Colombian-American artist Karen Lamassonne, who hailed from the male-dominated art scenes of Bogotá and Cali of the 1970s and 1980s, finally gets her first institutional survey exhibition. “Ruido/Noise” opens in September at the Swiss Institute in New York and travels to the KW Institute in Berlin and the Museum of Modern Art in Medellín.
She was also part of the Colombian film movement Caliwood, editing, art direction and storyboarding at the Cali Cine Club. This cinematographic influence is reflected in his paintings and in Ruido (Noise), an installation imagined by Lamassonne in 1984 but which he will realize for the first time at the Swiss Institute. It features paintings of women lit by the glow of television screens playing an experimental video shot during a winter in New York.
This maximalist approach is reflected in the artist’s home and studio in Atlanta, in which nearly every surface is covered with artwork in various media. Where the walls aren’t filled with floor-to-ceiling shelves, there’s a salon-style hanging with its own paintings of women, often nude; works by friends and mentors such as David Manzur and Luis Ospina or purchased on trips abroad; and vintage movie posters.
Artnet News spoke to Lamassonne about how such an overwhelming environment only serves to fuel his creativity.
Can you send us a photo of the most essential item in your studio and tell us why you can’t live without it?
I can’t really think of anything essential other than my hands, and then of course the desire to work in the studio, otherwise I’d probably be working in my garden. I work in many media, from watercolor, photography or pencil to embroidered tapestries, so I will always move on. Change it.
What is the studio task on your calendar this week that you are most looking forward to?
Select six music CDs to listen to and insert them into the drive.
What atmosphere do you prefer when you work? Do you listen to music or podcasts, or do you prefer silence? Why?
I listen to music of all kinds, which I hear over and over again until I change CDs or put on a playlist. It keeps the audio momentum going in my brain. Sometimes I’ll even put on a favorite old movie. I don’t necessarily need to be alone – I’ve been known in the past to work while there’s a party.
Who are your favorite artists, curators or other thinkers to follow on social media right now?
Social media is a great communication tool. I often use it to connect with my family and friends and many of them are artists, writers, curators, fashionistas and galleries all over the world. So it’s kind of nice to be able to see what news they have and add mine. It’s a fabulous new realm to see what’s going on in the world. It would be difficult to name favorites because there are so many. It can be quite addicting!
Is there a photo you can send of your current work in progress to the studio?
My current work consists of intermediate photographic prints from my archives. I use the photographic prints mounted on illustration board or watercolor paper using washes of oil pastel paint or watercolor pencils to intervene on the photo. I’m working on a few at the same time.
When you feel stuck while preparing for a show, what do you do to get out of it?
Grab a glass of good tequila and go work in the garden. Having my hands in the earth grounds me, like a reset.
What trait do you most admire in a work of art? What trait do you despise the most?
I admire when a work moves me and holds my attention. I don’t like a work that doesn’t affect me at all when it’s too complicated to understand.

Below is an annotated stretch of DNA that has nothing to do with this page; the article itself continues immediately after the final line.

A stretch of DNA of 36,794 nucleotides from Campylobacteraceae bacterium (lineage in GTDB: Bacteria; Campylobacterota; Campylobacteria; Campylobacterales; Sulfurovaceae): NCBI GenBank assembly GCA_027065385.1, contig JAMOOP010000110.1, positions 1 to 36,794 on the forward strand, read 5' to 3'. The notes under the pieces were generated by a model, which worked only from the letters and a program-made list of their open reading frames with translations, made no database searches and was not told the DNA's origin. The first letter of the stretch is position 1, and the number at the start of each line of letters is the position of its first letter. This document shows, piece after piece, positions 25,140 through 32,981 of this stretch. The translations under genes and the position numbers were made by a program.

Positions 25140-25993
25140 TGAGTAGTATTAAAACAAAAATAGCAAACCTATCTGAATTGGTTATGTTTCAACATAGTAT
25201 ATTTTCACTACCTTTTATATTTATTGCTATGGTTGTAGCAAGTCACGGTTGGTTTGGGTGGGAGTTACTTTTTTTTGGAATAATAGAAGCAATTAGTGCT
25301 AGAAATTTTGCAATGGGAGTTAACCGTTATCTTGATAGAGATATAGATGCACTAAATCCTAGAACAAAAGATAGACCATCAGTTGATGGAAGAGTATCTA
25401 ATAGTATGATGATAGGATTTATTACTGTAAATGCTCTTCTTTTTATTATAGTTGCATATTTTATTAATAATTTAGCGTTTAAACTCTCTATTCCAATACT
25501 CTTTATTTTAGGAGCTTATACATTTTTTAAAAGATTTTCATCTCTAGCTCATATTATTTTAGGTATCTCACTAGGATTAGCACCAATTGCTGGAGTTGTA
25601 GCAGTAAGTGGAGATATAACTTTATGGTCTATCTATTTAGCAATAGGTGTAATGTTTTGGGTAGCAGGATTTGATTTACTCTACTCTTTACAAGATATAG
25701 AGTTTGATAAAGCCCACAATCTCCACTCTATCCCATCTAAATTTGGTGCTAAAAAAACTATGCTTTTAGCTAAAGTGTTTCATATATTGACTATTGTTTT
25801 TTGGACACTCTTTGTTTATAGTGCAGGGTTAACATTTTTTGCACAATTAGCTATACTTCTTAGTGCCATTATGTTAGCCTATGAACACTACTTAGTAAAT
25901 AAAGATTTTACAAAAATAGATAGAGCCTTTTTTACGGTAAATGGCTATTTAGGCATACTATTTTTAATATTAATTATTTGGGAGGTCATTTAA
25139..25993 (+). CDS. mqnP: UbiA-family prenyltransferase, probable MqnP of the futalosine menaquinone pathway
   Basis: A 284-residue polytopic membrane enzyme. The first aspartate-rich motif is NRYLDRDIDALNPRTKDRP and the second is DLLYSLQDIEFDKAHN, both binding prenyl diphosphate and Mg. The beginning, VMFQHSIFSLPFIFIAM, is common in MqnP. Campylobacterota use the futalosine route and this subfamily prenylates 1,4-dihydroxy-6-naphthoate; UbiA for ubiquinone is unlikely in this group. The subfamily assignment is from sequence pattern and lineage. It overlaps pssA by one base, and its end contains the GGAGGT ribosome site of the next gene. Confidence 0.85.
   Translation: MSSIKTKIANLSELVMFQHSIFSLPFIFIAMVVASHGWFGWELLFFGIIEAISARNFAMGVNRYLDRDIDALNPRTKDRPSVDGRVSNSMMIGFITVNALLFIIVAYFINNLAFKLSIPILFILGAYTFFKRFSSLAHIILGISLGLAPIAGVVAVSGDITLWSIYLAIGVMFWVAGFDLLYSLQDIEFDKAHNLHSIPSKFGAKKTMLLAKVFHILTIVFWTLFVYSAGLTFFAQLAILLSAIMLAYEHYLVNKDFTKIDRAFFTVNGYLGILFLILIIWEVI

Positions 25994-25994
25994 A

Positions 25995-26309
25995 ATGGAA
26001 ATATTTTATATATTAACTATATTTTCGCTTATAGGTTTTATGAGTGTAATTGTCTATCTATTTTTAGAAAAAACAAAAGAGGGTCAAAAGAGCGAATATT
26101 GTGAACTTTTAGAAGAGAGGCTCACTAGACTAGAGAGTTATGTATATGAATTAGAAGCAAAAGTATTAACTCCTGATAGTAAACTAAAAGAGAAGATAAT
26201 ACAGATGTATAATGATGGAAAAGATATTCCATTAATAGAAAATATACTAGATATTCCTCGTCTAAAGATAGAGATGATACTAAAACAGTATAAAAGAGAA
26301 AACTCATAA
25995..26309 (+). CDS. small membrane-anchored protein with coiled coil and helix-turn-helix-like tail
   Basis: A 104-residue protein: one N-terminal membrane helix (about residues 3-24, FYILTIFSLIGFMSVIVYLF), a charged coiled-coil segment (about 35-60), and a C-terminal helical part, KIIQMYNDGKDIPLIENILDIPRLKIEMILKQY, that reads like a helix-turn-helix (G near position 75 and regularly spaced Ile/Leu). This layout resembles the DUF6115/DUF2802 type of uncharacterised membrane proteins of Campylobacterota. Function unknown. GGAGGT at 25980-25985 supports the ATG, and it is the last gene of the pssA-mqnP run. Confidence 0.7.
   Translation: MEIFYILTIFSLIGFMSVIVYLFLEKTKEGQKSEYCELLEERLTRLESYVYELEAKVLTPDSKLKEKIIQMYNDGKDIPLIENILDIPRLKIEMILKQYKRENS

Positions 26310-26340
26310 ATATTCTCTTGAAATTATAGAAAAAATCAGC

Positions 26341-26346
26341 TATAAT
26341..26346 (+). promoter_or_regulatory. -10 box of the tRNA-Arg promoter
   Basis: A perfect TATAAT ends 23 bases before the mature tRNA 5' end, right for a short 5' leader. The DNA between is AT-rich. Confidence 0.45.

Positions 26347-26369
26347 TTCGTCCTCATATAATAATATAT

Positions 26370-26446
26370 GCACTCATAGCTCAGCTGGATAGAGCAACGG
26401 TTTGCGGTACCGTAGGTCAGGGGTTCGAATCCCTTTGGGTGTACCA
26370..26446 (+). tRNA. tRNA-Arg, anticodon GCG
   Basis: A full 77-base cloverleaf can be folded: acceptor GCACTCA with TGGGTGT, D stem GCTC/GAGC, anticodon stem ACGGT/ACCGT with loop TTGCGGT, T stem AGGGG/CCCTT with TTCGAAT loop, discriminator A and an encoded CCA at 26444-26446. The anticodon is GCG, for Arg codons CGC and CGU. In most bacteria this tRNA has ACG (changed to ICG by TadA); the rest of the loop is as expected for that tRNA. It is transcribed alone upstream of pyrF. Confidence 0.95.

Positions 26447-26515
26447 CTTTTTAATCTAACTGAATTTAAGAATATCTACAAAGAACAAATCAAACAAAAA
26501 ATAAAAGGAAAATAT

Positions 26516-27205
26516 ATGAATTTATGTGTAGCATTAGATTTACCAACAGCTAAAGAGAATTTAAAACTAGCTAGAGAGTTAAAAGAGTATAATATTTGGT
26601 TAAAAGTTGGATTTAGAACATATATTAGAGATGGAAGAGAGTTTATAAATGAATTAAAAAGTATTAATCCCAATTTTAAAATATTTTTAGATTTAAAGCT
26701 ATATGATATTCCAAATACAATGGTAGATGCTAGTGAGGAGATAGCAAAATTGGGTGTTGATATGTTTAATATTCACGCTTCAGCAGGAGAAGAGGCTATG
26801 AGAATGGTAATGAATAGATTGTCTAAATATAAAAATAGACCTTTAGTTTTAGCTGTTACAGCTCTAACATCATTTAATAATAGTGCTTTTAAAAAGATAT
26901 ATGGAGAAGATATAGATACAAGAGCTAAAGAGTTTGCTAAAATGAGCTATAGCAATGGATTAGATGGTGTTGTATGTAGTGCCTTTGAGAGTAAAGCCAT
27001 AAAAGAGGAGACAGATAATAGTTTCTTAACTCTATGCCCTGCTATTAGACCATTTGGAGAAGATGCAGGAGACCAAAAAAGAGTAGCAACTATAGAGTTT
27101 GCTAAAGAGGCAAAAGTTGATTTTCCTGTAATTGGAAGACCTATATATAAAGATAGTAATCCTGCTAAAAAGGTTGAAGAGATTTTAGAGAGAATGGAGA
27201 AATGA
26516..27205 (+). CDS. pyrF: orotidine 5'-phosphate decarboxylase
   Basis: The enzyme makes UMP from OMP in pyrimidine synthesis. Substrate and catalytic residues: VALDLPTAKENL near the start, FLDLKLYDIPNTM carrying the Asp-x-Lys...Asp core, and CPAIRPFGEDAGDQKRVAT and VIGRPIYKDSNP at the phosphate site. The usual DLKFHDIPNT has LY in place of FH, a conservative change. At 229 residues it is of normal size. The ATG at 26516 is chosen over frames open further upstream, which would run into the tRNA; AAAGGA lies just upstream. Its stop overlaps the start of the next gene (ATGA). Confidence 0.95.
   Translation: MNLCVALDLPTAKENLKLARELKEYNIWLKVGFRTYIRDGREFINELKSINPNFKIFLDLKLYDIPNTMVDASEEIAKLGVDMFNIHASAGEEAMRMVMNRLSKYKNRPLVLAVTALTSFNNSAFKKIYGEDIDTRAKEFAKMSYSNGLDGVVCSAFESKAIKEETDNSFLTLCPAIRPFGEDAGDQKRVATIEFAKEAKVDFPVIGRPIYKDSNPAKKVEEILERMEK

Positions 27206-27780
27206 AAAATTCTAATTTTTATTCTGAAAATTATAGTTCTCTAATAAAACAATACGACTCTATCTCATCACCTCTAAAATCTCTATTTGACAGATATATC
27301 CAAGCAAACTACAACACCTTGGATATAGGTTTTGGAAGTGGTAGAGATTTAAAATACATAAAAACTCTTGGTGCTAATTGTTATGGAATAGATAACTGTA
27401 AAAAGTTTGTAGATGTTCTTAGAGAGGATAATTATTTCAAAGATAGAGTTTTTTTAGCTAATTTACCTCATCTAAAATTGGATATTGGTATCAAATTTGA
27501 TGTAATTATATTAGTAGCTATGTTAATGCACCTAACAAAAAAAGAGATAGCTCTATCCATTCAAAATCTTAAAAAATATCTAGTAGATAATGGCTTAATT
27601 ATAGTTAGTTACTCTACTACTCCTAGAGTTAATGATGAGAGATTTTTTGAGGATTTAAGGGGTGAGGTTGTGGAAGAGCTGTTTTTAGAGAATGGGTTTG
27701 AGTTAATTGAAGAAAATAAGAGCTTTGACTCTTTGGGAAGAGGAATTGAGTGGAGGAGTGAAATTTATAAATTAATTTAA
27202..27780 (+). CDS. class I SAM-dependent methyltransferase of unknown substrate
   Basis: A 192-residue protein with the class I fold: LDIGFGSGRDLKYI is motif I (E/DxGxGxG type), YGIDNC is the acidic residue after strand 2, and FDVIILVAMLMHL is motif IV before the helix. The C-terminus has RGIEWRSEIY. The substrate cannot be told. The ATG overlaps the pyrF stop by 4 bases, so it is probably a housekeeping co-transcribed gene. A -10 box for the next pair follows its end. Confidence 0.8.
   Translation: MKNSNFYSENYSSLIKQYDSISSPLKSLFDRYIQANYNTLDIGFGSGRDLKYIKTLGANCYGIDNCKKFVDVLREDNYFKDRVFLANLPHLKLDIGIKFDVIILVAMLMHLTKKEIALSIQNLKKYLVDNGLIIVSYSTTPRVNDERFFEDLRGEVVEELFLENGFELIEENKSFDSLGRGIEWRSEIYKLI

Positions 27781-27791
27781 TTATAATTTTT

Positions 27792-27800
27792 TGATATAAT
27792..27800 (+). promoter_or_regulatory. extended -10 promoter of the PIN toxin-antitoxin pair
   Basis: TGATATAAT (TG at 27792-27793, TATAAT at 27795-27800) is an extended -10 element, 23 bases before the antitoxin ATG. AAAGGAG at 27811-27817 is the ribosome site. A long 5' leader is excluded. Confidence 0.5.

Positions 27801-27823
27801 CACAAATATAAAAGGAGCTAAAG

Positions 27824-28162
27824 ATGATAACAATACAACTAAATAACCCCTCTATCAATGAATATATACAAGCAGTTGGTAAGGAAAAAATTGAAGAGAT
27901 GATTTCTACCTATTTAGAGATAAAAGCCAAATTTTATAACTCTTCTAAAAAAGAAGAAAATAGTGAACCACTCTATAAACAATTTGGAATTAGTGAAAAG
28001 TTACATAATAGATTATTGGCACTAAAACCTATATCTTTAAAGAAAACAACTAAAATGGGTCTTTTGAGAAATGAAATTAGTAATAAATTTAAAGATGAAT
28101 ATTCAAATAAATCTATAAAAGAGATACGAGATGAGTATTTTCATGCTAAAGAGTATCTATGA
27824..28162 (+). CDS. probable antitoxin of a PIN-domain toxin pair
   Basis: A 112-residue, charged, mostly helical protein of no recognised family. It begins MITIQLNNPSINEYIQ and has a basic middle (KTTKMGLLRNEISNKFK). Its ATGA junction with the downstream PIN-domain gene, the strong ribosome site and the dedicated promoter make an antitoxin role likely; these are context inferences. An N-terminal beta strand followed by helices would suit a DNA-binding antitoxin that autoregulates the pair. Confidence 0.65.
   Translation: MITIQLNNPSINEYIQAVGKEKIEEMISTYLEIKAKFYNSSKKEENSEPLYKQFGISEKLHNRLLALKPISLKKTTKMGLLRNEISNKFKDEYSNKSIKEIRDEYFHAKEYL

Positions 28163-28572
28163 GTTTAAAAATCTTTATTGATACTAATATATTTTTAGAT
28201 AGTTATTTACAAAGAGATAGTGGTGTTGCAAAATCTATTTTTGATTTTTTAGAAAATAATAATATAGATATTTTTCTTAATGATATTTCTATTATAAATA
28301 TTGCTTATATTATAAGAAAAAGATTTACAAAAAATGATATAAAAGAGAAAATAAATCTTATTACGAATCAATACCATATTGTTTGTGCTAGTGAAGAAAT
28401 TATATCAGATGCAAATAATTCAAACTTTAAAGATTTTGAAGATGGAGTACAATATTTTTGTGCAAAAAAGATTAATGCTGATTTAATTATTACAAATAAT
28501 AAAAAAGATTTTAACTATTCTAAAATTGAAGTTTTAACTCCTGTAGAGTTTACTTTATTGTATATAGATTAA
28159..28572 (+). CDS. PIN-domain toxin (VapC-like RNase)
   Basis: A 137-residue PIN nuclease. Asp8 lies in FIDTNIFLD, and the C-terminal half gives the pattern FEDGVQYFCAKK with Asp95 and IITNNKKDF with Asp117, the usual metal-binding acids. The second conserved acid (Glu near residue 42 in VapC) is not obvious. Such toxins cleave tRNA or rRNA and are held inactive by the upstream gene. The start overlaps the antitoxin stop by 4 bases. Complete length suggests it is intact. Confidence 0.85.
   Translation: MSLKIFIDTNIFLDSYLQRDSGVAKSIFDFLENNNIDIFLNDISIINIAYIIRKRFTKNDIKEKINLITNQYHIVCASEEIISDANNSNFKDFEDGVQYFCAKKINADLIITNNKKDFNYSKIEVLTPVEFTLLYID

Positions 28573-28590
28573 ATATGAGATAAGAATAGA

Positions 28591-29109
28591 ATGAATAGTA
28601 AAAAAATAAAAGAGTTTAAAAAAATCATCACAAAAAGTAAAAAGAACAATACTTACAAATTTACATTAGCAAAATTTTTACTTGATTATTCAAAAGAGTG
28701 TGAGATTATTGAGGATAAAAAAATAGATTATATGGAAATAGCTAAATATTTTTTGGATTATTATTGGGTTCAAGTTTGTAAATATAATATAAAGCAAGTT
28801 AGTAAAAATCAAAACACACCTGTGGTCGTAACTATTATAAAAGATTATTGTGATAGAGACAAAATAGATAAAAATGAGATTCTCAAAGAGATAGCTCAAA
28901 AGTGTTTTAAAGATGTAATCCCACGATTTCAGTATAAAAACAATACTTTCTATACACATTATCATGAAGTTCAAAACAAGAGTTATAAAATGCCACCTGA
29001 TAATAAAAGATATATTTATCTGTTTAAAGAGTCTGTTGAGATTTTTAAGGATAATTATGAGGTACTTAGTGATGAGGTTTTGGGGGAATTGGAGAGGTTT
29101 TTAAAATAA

What images or objects do you look at while you work? Share your view from behind the canvas or your desk, where you spend the most time.
I currently live in my studio in Atlanta, so my work surrounds my life, or my life surrounds my work…and in many ways, it always has. I have traveled a lot and of course I have a “portable studio” that I take with me.
What is the last exhibition you saw that marked you and why?
“Alice Neel People Come First” at the De Young Museum in San Francisco. Alice Neel was an incredible woman and artist. She had an incredibly intense life and in her portraits you feel precisely that. She is so moving.
I first saw his work in a solo show at the Whitney in New York about 20 years ago and was really impressed with his work. The quality of his brushstroke, the movement, it’s delicious. I really identified with the intensity of her colour, her shapes and her perspective… she painted what was around her. When I saw her working again this spring in San Francisco, it was like seeing an old friend that really excites me.
What made you choose this studio over others?
I’ve always had my studio space at home, there’s always been that requirement for me. I’m sure it influenced my work especially as my imagery was my environment, very personal and self-referential. I bought this house years ago when my son was very young, and have been here ever since.
Describe the space in three adjectives.
Cozy, colorful and changing.
How does the studio environment influence your way of working?
It’s nice to be at home because I take breaks, cook or take a nap at all times. I also search and connect to my archives. My work is really part of my daily life being very connected. I work as late as I want, which happens very often, because my bed is very close. There is no imposed schedule of when I work, it is on me. For the moment I don’t do very large pieces so I have room. There is also an outdoor area to work in which is nice to have.
“Karen Lamassonne: Ruido/Noise” is on view at the Swiss Institute, 38 St. Marks Place, New York, from September 14, 2022 to January 8, 2023. It will travel to the KW Institute for Contemporary Art, Auguststraße 69, 10117 Berlin , Germany; and the Modern Art Museum of Medellín, Cra. 44 #19a-100, Medellin, El Poblado, Medellin, Antioquia, Colombia.
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